Herd improvement company CRV Ambreed claims its 2019 bulls offer farmers great options.
The gene mapping service identifies the ancestry of individual stock.
DNA samples are collected by taking a small piece of tissue from an animal’s ear.
Allflex tissue sampling ear tags are either applied to calves at birth or as buttons on mature animals.
Tissue samples are then sent to CRV’s approved affiliated DNA genotyping laboratory, GenomNZ, where DNA is extracted for parentage and single gene analysis.
CRV Ambreed product development team leader Erin OConnor says DNA verification is inherently free of error when deciding on the best direction for a herd.
Herd records will show exactly who the animal’s sire and dam are through specific genetic markers.
“The farmer will then understand which cows in the herd are the best and which sires they can be mated to,” she says.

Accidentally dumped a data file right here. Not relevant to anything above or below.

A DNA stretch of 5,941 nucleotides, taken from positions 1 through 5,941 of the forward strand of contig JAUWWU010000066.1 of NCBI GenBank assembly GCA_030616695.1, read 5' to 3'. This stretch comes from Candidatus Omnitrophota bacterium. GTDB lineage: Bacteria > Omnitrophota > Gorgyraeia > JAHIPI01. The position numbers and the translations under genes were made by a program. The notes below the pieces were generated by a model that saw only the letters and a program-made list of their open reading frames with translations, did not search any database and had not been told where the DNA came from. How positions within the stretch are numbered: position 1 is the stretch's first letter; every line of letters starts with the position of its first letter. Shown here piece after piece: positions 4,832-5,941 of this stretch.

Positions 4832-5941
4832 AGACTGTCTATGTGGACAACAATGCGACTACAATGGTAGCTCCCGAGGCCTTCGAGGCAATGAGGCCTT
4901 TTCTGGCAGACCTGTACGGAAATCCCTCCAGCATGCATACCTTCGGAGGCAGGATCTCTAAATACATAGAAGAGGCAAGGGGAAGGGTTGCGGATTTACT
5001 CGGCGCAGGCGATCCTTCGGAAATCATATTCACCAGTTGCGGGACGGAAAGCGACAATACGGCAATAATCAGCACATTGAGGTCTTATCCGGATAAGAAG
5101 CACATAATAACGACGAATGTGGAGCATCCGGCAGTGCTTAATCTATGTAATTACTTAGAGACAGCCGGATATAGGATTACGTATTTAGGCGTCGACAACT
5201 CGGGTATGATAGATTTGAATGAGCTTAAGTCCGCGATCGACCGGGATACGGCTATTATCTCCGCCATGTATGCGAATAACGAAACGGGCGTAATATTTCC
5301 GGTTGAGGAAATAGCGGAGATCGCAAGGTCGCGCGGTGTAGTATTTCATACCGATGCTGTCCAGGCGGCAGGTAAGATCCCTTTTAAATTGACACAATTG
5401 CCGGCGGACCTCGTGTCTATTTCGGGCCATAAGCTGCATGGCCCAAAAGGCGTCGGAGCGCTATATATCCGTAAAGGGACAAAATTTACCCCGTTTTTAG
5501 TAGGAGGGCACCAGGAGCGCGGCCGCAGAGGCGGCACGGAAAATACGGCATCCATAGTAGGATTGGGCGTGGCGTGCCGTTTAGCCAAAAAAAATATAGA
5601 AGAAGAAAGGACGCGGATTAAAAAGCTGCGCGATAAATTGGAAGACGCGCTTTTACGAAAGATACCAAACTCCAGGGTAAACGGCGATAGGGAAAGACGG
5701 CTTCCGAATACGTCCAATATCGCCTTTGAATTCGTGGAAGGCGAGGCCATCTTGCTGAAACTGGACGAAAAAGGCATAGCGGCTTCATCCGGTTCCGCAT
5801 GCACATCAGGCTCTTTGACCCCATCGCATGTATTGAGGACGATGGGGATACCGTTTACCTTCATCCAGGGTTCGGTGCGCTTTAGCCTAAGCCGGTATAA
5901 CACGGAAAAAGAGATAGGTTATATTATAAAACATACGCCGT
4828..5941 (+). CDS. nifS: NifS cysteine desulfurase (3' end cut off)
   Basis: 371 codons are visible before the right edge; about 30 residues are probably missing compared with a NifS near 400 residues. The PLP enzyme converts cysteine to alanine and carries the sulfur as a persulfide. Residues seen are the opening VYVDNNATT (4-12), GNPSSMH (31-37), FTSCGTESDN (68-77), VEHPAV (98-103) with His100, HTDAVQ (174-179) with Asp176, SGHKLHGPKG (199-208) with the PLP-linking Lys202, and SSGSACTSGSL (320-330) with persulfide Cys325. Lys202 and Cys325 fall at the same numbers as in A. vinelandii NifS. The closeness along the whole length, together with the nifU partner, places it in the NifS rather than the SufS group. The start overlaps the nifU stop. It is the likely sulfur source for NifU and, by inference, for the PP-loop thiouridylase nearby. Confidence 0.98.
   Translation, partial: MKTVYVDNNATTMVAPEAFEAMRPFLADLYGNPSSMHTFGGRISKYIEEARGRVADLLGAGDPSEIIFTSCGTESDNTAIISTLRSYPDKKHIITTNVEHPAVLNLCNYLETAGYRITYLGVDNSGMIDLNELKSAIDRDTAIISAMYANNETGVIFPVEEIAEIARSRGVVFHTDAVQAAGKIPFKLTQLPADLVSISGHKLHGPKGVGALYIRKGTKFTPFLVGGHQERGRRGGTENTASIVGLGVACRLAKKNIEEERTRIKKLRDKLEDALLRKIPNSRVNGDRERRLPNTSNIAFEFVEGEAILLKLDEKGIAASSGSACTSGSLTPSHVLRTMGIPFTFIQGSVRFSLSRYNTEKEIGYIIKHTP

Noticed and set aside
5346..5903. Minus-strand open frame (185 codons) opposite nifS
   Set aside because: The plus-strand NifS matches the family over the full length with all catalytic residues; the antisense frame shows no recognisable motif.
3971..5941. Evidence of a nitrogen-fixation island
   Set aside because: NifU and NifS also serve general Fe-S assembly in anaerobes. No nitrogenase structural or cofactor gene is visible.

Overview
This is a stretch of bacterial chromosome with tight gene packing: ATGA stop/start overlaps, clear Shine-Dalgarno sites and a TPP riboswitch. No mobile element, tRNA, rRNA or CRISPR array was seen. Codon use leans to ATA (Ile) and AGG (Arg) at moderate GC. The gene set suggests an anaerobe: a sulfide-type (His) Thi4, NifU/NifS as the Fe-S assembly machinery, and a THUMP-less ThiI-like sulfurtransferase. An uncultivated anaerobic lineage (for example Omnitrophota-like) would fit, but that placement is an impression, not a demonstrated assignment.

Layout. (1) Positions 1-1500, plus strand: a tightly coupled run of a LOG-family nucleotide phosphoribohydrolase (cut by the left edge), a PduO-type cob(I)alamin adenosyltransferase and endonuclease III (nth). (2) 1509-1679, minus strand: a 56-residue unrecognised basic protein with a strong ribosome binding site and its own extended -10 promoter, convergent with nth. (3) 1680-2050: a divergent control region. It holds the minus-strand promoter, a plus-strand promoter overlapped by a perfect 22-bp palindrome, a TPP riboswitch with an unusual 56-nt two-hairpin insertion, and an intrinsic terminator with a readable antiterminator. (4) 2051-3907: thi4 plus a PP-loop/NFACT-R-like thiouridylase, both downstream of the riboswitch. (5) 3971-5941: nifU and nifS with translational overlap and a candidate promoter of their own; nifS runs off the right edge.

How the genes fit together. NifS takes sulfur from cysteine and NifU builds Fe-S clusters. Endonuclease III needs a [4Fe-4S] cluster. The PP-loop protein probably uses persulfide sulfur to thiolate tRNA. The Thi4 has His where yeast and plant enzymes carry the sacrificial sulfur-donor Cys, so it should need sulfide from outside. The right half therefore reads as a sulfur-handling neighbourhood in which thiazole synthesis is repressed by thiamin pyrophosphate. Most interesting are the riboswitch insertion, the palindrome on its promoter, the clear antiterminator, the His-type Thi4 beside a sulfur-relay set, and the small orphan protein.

Samples analysed also identify the A2/A2 beta casein status of the individual animal and other defect genes.
CRV Ambreed last year trialled DNA testing on 4991 animals on nine farms.
Only 41% of the animals tested as having been recorded with the correct sire.
“The animals with incorrect parentage information also had inaccurate BW, PW and BV information,” OConnor said.
“This information is vital when making onfarm decisions and it would have resulted in misguided mating and culling decisions.
“We updated the sire information for 46% of the animals tested, which completely changed the rankings for BW and PW across the herd. Those farmers can now use that information when making decisions on mating and culling.”
Parentage results are sent by CRV Ambreed to NZ Animal Evaluation which uses the data to identify NZ’s most efficient feed convertors to milk.
“Inaccurate parental data is not only an issue dealt with onfarm; it impacts the wider industry too because accurate ancestry information substantiates breeding values and breeding indexes,” OConnor said.
“Future animal evaluation runs which estimate genetic breeding values and indices used in NZ will be a lot more accurate.”
OConnor says DNA verified animals could fetch higher premiums in saleyards and could influence farmers’ buying and selling decisions.